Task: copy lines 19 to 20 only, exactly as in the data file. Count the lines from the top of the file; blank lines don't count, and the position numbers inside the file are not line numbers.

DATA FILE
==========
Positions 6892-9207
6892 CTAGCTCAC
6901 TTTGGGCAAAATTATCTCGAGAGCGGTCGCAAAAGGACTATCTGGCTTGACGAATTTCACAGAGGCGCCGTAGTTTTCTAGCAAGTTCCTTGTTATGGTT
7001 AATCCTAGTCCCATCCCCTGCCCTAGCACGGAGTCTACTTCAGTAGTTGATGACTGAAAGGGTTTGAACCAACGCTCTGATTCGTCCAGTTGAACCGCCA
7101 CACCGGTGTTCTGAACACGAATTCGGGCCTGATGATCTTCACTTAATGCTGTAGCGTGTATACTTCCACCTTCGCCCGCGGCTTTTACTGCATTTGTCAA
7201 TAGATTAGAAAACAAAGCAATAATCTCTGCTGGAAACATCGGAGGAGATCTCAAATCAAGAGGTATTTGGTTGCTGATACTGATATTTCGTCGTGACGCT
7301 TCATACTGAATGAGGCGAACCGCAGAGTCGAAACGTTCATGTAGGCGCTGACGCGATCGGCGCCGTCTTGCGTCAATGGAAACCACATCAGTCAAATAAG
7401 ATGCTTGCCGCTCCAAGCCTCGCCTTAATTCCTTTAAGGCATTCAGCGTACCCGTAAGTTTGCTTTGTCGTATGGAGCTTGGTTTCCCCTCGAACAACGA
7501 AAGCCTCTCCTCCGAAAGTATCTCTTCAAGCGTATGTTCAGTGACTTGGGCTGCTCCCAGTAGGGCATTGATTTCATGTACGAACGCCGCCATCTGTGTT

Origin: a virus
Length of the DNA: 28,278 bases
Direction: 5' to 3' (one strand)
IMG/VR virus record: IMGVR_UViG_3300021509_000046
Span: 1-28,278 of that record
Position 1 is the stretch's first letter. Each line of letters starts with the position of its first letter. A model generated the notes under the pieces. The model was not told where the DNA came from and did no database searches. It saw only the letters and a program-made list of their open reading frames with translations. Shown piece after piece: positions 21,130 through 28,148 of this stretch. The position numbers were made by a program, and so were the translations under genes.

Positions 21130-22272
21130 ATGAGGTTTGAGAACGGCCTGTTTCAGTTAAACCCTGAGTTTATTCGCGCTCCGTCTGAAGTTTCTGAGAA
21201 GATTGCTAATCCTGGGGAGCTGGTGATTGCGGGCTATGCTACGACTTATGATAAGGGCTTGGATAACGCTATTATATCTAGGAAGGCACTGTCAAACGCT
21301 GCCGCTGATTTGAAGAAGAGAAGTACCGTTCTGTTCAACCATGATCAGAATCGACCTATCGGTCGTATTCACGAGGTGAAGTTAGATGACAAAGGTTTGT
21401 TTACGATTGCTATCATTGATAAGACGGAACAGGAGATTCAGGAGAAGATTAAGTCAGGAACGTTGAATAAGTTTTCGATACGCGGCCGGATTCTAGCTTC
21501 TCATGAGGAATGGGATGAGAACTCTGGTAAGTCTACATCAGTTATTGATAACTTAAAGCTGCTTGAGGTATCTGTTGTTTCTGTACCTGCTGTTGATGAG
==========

21301 GCCGCTGATTTGAAGAAGAGAAGTACCGTTCTGTTCAACCATGATCAGAATCGACCTATCGGTCGTATTCACGAGGTGAAGTTAGATGACAAAGGTTTGT
21401 TTACGATTGCTATCATTGATAAGACGGAACAGGAGATTCAGGAGAAGATTAAGTCAGGAACGTTGAATAAGTTTTCGATACGCGGCCGGATTCTAGCTTC